The charter grants the city power to “[suppress] disorderly houses, bawdy houses, obscene pictures and literature” in the same provision that lets it regulate gambling, stills and liquor. It can impose “arrest, imprisonment and punishment of riotous and disorderly persons” in the city and prevent “breaches of the peace.” It has a duty to “provide for the protection of children” and to “define, prohibit, suppress, prevent and regulate” all acts or “uses of property *** detrimental to the health, morals, comfort, safety, convenience or welfare” of residents. Its authority extends to people arrested for prostitution and vagrancy who have venereal disease and provides means of treatment.

The Tennessee Code Annotated says the family is “essential to social and economic order and the common good. It is called “the fundamental building block of our society.” The people amended the constitution to uphold marriage as between one man and one woman, rejecting an attack from underneath and the rear by LGBT theory that urges its abolition and its elevated status in the law.

The charter does not directly ban the city’s sale of pornography by means of the city’s taxpayer-funded telecom fiber optic cable. Pornography is enjoyed privately by its disciples, does not cause any outward result that would be classified as a public disorder or breach of the peace. It does not itself create a brothel and does not constitute two adults in the city limits engaging in sexual acts for pay, which would be regulatable. Viewing a pornographic video does not itself create a noisy ruckus that would warrant a visit by the Chattanooga Police Department.

But these provisions suggest city government’s interest in marriage and its protection. Pornography encourages its viewers to disregard their marriage vows, to covet sexual relations with consorts, to daydream of sexual license apart from one’s wife or one’s state as an unmarried or single man. It suppresses fidelity to one’s vows, destroys chastity and virtue, disregards the Christian or moral duty to keep one’s vessel pure, makes insignificant its viewer’s commitments to his children or his parents by bringing his sense and his interest down to the plane of his real or imagined sexual satisfaction. When used as a tool of public policy, porn has the power to create social isolation and atomization, a numbing of personal commitments and other-centric thinking that is the basis of charity and good works. Porn breaks down resistance to lawless power and despotism by violating principles of honor. Porn dehumanizes not only the wives and daughters who are closely observed by the studio lens, but the sons and dads who partake of them.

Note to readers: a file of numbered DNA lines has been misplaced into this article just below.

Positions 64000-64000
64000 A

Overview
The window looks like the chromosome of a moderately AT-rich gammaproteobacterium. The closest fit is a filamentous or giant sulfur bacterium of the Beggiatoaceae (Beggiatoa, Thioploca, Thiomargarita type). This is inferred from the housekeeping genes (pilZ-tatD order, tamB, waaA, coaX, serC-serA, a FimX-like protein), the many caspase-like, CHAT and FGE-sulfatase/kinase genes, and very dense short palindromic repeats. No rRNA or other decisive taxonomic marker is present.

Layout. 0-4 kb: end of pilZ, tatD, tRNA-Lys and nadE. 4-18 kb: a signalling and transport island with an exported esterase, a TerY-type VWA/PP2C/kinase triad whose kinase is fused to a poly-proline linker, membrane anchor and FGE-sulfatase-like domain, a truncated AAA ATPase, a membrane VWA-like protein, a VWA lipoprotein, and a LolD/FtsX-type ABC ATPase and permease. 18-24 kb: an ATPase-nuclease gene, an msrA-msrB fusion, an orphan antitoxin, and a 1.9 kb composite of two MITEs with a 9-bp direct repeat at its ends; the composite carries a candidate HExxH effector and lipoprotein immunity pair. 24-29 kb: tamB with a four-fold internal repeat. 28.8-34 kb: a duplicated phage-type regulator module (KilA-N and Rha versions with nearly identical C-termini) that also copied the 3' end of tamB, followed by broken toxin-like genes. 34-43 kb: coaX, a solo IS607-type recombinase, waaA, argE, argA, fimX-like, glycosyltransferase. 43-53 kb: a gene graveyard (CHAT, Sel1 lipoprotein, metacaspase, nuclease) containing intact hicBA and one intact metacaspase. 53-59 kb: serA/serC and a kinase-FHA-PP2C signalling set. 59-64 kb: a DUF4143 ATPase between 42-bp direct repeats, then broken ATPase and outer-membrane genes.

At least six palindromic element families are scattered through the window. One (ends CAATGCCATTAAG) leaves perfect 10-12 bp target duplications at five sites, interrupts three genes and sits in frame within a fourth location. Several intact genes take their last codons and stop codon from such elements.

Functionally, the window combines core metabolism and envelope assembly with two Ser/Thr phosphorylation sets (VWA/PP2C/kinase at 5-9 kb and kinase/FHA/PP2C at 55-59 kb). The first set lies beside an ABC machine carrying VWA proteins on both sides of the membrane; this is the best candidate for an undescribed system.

In short, EPB’s porn program attacks fidelity in marriage and constancy among those to whom marriage is not given as a blessing.

As a state actor, EPB can’t stop

EPB porn earnings could have been F$1 million if pornography were not so bountiful on the Internet, free for the clicking. Free porn has wrecked the industry’s profit margins.

Why is the city involved in a for-profit marketplace in which demand is low and the burden of moral hazard great? Is it time for city government to get its bearings and run EPB in accordance with public policy and with a regard for marriage and family? Is it time for the electric power board to bow out from this enterprise?

Yes, it is time for EPB to quit the porn business.

But it won’t. It can’t. The reason rises, like the smoke from the whore of Babylon, from its status as a state actor, a party to what we blandly call commercial government. Will explain shortly.

See also:

EPB and the honey drip; city fathers’ selling porn spreads discontent

EPB’s luscious ‘eminent domain’ upon the field of marriage

City pulls F$124,000 with ‘Bang My Wife Please,’ ‘Lesbian Teen Tryouts’

EPB porn listing, the first 5 of 39 pages giving movie titles, Jan. 1 to June 30, 2014

Should city government sell porn? A review of underlying law

EPB’s porn problem, as seen by the Chattanooga Times Free Press